Meet Homer Kelley in Scott Gummer's intriguing new book
It’s a familiar tale we can all relate to …
Man tries golf. Golf eats man.
Homer Kelley’s first round of golf was a painful day of 116 shots. Some people quit at that point, but not Kelly. He studied the swing for six months, came back and shot 77.
From there, Kelley spent the next 40 years trying to solve the science behind the perfect golf swing, culminating with the publishing of his un-enjoyable book, “The Golfing Machine,” in 1969.
The same can’t be said of Scott Gummer’s tribute to the man in his latest book, Homer Kelley’s Golfing Machine, released May 4 by the Gotham Books. It is much more readable and enjoyable than the scientific mumbo jumbo Kelley incorporated into his original book.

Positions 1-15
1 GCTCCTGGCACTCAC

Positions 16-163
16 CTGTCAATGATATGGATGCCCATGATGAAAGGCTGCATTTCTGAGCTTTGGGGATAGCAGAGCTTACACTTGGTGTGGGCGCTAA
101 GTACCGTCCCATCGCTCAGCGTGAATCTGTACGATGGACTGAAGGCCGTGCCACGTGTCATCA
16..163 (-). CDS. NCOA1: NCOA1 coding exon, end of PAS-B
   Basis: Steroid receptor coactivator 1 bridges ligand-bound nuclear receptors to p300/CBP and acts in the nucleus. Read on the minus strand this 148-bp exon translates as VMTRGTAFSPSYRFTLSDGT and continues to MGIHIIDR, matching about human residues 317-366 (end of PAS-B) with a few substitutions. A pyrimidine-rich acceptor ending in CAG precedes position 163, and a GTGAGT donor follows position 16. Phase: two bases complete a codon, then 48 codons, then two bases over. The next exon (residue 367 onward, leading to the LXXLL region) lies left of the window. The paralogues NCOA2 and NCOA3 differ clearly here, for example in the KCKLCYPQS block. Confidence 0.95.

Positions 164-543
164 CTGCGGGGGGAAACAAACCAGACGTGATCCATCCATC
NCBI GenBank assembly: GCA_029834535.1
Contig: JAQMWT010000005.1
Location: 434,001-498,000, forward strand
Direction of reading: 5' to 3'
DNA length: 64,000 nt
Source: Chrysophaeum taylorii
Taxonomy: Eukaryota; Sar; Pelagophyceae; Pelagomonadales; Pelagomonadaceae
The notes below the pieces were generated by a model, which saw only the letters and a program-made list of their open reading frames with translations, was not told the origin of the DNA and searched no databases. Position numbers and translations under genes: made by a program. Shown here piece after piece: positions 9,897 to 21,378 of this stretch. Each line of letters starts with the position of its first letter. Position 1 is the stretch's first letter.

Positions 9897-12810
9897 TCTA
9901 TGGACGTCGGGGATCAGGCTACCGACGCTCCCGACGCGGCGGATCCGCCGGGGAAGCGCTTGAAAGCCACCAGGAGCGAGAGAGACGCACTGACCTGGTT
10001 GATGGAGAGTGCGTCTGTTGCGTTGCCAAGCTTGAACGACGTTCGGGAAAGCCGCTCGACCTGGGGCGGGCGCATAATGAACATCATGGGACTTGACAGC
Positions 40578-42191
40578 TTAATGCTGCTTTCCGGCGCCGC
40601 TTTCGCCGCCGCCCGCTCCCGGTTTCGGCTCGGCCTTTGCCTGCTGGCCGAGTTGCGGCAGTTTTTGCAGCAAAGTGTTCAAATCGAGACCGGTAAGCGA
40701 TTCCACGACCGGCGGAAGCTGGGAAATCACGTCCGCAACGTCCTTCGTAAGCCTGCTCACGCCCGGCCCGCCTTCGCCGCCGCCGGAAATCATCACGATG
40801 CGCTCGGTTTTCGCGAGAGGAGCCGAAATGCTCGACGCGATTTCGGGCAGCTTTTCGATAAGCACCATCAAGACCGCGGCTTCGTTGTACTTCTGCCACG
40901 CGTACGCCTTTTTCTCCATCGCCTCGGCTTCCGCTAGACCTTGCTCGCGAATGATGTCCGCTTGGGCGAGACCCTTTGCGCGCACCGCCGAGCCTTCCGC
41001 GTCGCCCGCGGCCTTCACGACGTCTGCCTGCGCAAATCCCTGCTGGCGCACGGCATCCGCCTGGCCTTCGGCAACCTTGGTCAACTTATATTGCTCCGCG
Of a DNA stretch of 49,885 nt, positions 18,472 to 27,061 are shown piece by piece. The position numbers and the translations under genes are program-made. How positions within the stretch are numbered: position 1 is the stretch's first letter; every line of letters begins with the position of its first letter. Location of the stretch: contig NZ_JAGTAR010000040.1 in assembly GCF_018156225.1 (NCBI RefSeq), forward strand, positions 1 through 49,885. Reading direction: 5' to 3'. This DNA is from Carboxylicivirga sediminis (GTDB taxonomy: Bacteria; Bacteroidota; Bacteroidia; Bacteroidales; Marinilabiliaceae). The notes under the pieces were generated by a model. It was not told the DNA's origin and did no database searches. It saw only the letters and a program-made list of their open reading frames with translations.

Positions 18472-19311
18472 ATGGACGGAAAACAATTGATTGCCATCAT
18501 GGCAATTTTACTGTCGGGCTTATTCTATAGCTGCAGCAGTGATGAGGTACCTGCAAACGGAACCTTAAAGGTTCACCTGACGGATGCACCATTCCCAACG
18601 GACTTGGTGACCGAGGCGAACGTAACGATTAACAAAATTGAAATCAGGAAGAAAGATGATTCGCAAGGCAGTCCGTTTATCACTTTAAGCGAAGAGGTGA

Gummer had exclusive access to Kelley’s archives to help us all understand this misunderstood genius just a little better. Kelley’s work has mostly been dismissed by golf pundits, but a handful of people involved in the game have proven his theories have merit.
Kelley’s Golfing Machine ideas -– his 24 basic components of the stroke – are solid enough to have influenced Bobby Clampett, who recently nearly won on the Champions Tour, and current LPGA star Morgan Pressel in their careers. Clampett, a decorated amateur, won one tournament and $1.5 million in prize money in 15 years on the PGA Tour. Pressel, the youngest player ever to have won a major, knows nothing about Kelley, Gummer discovers, but her coach, Martin Hall calls her a “Golfing Machine baby.”
Maybe this book will finally afford Kelley the recognition he deserves. It retails for $16.
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